It is possible, according to the police that Dr. MacRobbie fell backwards and struck his head on the iron bar, on which his head was resting when found, but they cannot account for his right eye being discolored or for the blood on the buggy and walls. However, the officers have as yet advanced no theory as to how the doctor came to his death.

Some splotches of dried blood were found on the floor near where the doctor’s hipwasresting. The fact that this blood was dry indicates, according to the police, that he had received the wound some time before the body was found by Asselstine.

When Scott was taken to the scene of the tragedy from his home shortly after,he was according to the police, in an intoxicated condition, but Smith is said to have been apparently quite sober when arrested. McAuliffe also showed unmistakable signs of having been drinking.


In arguing against C. W. Bell’s request for bail for his clients, Smith, Scott and McAuliffe, when they were arraigned in police court this morning on the nominal charge of vagrancy, Crown Attorney Washington stated that the present indications were that Dr. MacRobbie had been murdered, and therefore, since these three men had been in the company of the deceased a short time before his death, there might be a much more serious charge lodged against them, and they should be held without bail pending further investigations, which might show that the tragedy was simply an accident. Magistrate Jelfs accepted this view of the case, despite Mr. Bell’s eloquent plea for bail and remanded the prisoners for a week, stating that if in the meantime it was proved that the doctor’s death was due to an accident, he would have the prisoners brought before him again and released.

Last night Detective Sayer searched the prisoner and the premises where the body was found for signs of a possible weapon or liquor, but found no trace of either beyond the piece of wood mentioned above. This morning he made another thorough search of the place, but no new evidence was found.


The three men being held in connection with the case, although the only charge against them is vagrancy, are all prominent citizens. Harry Smith has for some time been the local manager for the Crescent Oil Company and as such has had considerable dealings with the city and most of Hamilton’s large manufacturing concerns. Walter Scott is a well-known architect. He learned his profession here and then went to New York, where he practiced successfully for a number of years. Returning to Hamilton a few years ago, he had charge of the modeling of the Lister chambers and other important works. Joseph McAuliffe is a prominent real estate agent. His home is on the Aberdeen Avenue, but his office is at 8 ½ North John Street. He is an active worker in the Knights of Columbus.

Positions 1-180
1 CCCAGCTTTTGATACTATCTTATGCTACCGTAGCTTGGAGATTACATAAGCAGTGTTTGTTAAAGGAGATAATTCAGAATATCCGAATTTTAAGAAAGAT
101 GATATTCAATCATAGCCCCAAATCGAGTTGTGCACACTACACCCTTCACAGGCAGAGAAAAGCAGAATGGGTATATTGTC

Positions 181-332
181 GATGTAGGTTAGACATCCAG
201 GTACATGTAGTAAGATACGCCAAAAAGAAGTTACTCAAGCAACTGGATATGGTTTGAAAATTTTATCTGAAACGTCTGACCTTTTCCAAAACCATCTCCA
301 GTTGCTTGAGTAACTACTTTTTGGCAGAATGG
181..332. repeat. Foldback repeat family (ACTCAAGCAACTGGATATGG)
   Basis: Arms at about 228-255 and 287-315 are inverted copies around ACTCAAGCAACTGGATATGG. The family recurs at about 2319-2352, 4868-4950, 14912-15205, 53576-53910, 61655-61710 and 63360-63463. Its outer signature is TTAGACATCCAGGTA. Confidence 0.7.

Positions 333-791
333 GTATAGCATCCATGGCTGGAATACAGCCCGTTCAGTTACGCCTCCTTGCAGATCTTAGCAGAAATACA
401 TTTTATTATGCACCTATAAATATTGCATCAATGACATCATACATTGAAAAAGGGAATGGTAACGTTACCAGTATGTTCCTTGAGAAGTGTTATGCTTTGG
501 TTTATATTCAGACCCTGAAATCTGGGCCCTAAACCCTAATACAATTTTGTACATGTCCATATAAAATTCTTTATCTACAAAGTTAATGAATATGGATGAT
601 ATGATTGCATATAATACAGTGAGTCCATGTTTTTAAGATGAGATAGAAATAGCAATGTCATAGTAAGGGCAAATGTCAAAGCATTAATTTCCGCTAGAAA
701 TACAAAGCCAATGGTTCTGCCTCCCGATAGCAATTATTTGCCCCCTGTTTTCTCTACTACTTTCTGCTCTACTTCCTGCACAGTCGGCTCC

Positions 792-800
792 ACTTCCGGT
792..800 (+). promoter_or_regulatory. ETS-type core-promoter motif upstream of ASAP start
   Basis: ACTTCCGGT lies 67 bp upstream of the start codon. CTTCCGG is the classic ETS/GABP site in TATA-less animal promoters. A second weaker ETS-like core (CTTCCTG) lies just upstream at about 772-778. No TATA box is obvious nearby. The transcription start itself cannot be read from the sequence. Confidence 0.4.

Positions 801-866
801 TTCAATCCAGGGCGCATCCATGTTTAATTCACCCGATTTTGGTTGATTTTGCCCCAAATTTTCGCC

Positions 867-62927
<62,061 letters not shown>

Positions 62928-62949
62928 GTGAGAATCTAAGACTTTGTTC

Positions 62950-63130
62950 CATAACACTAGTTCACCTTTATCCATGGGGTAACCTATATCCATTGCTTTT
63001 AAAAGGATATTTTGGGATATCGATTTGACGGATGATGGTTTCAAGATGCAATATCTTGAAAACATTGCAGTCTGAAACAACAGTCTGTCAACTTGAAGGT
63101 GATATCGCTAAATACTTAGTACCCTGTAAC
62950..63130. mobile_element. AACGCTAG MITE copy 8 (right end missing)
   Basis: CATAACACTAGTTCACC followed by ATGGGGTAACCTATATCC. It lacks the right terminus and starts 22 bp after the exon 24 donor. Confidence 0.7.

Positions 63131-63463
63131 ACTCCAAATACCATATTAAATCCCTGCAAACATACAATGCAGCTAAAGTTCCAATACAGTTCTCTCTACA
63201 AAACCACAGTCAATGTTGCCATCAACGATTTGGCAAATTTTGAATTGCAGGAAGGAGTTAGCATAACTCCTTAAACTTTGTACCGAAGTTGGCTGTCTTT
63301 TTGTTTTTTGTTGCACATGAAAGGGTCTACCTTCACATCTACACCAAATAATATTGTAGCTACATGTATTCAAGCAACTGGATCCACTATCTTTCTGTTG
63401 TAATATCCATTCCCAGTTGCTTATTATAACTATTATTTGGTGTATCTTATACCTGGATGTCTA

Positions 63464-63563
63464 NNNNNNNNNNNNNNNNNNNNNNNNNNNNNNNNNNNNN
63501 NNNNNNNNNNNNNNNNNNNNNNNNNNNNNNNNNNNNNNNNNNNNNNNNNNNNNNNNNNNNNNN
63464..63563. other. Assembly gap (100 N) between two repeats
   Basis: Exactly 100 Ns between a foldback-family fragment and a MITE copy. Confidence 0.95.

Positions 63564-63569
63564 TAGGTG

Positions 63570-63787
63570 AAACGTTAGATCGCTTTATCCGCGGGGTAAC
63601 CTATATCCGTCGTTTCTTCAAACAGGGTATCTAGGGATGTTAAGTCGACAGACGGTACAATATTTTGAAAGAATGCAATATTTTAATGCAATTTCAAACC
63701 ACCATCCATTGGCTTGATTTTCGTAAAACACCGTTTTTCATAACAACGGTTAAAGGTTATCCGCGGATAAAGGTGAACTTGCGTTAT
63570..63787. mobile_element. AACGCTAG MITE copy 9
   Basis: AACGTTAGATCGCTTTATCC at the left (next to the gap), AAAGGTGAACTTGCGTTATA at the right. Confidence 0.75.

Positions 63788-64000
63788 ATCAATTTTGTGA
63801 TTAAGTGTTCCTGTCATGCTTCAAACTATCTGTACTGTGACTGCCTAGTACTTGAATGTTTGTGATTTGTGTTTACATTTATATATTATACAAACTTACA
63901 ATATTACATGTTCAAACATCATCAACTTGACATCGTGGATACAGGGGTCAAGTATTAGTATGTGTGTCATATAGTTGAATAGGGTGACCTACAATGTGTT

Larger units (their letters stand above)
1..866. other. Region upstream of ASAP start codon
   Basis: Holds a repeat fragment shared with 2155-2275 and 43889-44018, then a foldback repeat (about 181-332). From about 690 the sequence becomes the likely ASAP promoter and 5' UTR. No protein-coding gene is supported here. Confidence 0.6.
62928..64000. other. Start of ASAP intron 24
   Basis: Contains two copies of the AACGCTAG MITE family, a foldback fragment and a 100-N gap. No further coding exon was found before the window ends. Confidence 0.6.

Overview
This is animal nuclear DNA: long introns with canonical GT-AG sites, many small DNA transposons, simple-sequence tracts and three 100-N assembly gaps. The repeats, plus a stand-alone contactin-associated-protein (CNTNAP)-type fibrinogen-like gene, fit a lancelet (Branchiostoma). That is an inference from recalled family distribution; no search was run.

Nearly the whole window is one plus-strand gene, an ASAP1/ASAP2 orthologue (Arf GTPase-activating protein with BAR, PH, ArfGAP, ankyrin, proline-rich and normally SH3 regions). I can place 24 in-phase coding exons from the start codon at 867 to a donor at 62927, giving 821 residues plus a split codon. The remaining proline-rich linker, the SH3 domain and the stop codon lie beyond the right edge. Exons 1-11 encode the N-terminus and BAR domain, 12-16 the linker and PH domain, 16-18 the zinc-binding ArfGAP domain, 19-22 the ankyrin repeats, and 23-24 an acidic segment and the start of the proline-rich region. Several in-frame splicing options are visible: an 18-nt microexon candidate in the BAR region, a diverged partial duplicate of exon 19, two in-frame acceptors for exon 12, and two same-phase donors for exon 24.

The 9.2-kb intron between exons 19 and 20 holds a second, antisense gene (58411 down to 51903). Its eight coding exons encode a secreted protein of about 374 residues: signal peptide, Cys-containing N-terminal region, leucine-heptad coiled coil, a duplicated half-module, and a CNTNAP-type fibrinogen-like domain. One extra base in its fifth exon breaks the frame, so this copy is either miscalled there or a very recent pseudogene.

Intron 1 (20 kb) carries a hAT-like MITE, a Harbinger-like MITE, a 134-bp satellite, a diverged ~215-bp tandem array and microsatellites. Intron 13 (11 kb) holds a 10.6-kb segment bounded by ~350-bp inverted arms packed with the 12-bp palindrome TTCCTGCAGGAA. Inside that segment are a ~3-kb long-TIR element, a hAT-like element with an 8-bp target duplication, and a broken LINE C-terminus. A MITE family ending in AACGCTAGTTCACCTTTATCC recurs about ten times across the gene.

According to Coroner McNichol, it was 1 o’clock this morning before he was summoned. When he arrived Dr. Langs, who had arrived at 12:30 o’clock, and Asselstine were on the scene, but the three men now being held were nowhere in evidence. Coroner McNichol stated today that Harry Smith told conflicting and very unsatisfactory stories when brought back to the office and questioned. First, according to the doctor, Smith said that he had not seen Dr. MacRobbie after 6 o’clock, and then stated that he had not seen him after 8 o’clock, which was the hour when, according to Mrs. MacRobbie, the deceased left home after having been treating patients right up to that time. Several people claim to have seen Smith, Scott and McAuliffe in an auto riding around on the mountain about 6 o’clock last evening.

At noon today Coroner McNichol’s jury viewed the remains at the city hospital and examined the scene of the tragedy and then adjourned to hold an inquest at Central police station on Thursday night at 8 o’clock. In the meantime, until the place has been thoroughly searched, the office of the oil company has been locked up and is guarded by Constable Arnold


For the past ten years the late Dr. MacRobbie had practiced his profession in this city, recently moving his office and home from the old stand at 209 York street to 56 North Hess street, where he left a wife and two children to grieve over his untimely demise in the prime of life, for the doctor was only 42 years of age. Dr. MacRobbie was well and favorably known among his fellow members in the medical profession, who had honored him with the secretary ship of the local Medical association, a position which he held at the time of his death.

Dr. MacRobbie was educated at Toronto University, from which he graduated with his full degree in medicine in 1896, taking a post-graduate course in Trinity College, from which he graduated in 1899. He took up the practice of medicine in Victoria Harbor, when he remained for six years before coming to Hamilton.

His aged father, Rev. Dr. MacRobbie, of Tansley, near Milton, who came to Hamilton this morning, is nearly prostrated by the tragedy. One sister, Mrs. Garrett, lives on St. Clair Avenue, Toronto.

According to local medical men, Dr. MacRobbie was one of the best educated men in his profession in the city, being the only doctor in Hamilton with an M.A. degree.